You are NOT what you read

As I mentioned a couple of posts back, writer Leonard Sax believes that the popularity of the Twilight books proves feminism has failed: “Three decades of adults pretending that gender doesn’t matter haven’t created a generation of feminists who don’t need men; they have instead created a horde of girls who adore the traditional male and female roles and relationships in the ‘Twilight’ saga.”
Sax is a firm believer in gender differences (you can find several posts about his views on education at Echidne of the Snakes), so it’s not surprising he finds confirmation of his beliefs. His logic, however, is terminally flawed: “This book is popular and has traditional gender roles” does not mean “this book is popular because it has traditional gender roles.”
It’s possible (even though I’m disinclined to believe it) that women do indeed read the books because they reaffirm traditional gender roles and that’s the way they want to live.
It’s also possible they enjoy reading and fantasizing about them but wouldn’t want to live that way. A number of romance readers have noted how a standard reaction from men is “Well, you’d never tolerate me bossing you around like those alpha males in books,” and I’m sure that’s true. What we enjoy in fiction isn’t always what we want in life: I love John Carter of Mars but I have no desire for a woman who stands around waiting to be rescued as Dejah Thoris invariably does (I can’t see TYG sitting and twiddling her thumbs). And I doubt the millions of fans of Flowers in the Attic really want to be locked up in an attic and get involved in an incestuous relationship.
It’s also quite possible the appeal of Twilight has nothing to do with gender roles. As novelist Kit Whitfield says, there’s a lot of sexual tension involved in Meyers’ books with the whole idea that Edward is so passionate, so turned on by Bella he can’t bring himself to touch her because he’d lose control. That’s not about a nice traditional marriage with a traditional male lead it’s about, well, sex or the promise of sex. As I mentioned in my “emo-porn” post, a lot of romance fiction isn’t an innocent girly fantasy about finding a guy who loves and cares for you, it’s about true love mixed with hot, passionate, earthshaking sex (Whitfield’s post also discusses some strong BDSM themes she sees in Twilight).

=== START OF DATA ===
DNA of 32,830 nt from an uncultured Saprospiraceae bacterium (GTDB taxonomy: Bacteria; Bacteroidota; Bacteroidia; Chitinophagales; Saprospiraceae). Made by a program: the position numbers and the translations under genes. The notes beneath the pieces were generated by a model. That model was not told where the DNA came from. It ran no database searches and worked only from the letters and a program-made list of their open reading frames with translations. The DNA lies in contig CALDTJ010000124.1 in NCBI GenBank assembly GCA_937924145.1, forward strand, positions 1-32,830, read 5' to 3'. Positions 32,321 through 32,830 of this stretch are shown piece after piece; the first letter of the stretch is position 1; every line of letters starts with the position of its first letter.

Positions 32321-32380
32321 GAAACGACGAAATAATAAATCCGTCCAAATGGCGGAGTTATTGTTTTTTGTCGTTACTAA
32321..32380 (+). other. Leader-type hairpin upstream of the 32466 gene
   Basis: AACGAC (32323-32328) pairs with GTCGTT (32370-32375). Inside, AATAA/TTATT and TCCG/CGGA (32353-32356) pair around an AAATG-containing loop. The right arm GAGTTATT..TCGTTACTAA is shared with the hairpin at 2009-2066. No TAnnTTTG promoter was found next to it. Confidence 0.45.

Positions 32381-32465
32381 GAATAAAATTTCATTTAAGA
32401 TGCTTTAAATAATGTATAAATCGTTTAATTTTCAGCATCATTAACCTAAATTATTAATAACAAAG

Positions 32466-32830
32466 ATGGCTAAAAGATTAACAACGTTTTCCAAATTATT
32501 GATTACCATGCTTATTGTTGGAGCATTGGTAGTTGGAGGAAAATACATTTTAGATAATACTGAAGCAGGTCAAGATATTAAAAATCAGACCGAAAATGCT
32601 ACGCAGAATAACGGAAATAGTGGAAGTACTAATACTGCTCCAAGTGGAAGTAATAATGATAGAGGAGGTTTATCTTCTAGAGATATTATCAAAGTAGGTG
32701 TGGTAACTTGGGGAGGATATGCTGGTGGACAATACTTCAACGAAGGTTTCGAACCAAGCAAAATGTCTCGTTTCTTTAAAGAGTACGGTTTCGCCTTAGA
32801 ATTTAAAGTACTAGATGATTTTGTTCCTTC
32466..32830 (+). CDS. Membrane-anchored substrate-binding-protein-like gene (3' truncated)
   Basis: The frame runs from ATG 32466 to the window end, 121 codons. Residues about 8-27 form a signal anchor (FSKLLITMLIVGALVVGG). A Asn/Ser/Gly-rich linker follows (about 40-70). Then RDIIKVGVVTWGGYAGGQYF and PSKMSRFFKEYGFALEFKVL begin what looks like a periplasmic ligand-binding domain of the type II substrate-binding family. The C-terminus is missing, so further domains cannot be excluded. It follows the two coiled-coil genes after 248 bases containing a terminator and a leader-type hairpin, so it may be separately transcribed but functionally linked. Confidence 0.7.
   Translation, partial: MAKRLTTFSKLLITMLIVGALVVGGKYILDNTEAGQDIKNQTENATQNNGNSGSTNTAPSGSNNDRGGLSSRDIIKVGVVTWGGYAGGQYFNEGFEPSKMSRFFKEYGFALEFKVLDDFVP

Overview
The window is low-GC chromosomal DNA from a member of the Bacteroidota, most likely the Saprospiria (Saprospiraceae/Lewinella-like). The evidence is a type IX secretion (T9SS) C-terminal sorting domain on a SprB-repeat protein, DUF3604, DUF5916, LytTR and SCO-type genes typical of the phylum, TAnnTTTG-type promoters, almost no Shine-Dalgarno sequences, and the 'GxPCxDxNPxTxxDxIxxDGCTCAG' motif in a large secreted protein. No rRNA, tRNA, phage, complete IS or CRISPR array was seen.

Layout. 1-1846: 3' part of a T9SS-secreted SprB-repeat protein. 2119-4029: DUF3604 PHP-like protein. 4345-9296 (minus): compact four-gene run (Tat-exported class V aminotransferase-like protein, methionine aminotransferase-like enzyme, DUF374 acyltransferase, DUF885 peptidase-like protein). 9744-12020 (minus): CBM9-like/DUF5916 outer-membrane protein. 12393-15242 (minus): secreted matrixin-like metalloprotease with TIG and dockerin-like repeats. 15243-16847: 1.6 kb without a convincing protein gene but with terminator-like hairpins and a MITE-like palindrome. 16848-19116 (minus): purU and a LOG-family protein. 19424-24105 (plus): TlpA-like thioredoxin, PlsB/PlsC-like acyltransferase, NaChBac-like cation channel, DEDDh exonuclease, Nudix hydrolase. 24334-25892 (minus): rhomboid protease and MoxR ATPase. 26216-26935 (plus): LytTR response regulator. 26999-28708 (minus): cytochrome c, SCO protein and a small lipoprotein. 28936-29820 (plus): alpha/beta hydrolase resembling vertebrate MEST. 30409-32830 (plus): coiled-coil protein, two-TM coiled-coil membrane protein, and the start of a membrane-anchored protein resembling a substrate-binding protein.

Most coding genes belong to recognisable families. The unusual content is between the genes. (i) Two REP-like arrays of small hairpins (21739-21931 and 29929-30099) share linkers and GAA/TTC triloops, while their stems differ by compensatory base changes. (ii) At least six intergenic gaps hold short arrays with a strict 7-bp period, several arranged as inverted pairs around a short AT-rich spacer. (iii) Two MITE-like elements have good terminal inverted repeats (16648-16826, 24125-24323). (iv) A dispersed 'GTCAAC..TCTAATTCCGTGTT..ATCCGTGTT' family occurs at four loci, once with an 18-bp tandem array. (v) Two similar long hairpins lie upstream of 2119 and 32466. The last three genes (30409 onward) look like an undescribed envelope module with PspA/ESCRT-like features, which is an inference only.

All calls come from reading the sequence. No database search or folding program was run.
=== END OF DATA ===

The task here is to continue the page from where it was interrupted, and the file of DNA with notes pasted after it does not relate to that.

Sax’s theme is an old one: One of the standard cliches in discussing rape (particularly marital rape) is “Well, wasn’t it sexy in Gone With the Wind when Rhett drags Scarlet up the stairs?” A, yes, and B, that has nothing to do with rape in the real world (as women know perfectly well). It’s like when I think about being sexually harassed, it’s along the lines of Scarlett Johansen throwing me down on a desk—but I know that’s not what it’s like in the real world.
Sax can see what he wants, but I think he’s staring through a glass darkly.


Filed under Politics, Undead sexist cliches

8 responses to “You are NOT what you read

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